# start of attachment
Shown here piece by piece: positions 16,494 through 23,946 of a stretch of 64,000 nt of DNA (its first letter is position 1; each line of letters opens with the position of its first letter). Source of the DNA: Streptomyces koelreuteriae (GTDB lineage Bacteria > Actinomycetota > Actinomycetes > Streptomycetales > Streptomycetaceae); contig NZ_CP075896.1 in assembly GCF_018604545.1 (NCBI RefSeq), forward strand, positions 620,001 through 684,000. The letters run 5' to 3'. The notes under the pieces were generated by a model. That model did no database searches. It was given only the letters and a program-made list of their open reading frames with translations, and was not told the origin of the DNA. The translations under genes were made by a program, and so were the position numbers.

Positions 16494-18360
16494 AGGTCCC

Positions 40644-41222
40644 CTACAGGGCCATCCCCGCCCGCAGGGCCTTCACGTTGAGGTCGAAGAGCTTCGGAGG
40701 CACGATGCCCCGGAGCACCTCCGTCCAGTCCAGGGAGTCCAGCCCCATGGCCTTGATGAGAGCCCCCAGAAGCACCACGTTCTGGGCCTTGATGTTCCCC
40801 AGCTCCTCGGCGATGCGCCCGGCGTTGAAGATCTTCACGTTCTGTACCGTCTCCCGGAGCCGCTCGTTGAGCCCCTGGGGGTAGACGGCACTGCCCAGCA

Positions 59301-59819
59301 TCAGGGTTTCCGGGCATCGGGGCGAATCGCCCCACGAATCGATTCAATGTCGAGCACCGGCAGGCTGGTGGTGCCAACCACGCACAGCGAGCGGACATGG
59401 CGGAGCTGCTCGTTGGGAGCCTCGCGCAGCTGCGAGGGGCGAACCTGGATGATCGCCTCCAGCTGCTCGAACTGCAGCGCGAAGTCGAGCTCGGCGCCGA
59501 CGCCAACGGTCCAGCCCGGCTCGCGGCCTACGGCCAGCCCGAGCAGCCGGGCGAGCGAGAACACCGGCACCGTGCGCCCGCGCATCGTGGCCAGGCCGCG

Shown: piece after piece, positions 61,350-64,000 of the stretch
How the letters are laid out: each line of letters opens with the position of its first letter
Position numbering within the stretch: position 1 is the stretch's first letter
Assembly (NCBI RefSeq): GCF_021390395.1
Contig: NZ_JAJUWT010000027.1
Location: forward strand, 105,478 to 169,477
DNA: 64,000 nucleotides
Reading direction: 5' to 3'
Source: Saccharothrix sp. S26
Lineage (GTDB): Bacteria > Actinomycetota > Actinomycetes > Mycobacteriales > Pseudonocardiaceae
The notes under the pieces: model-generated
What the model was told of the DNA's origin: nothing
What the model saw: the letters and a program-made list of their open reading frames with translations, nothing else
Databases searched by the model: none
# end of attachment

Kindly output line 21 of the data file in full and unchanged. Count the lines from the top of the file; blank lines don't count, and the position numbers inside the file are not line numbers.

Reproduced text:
Lineage (GTDB): Bacteria > Actinomycetota > Actinomycetes > Mycobacteriales > Pseudonocardiaceae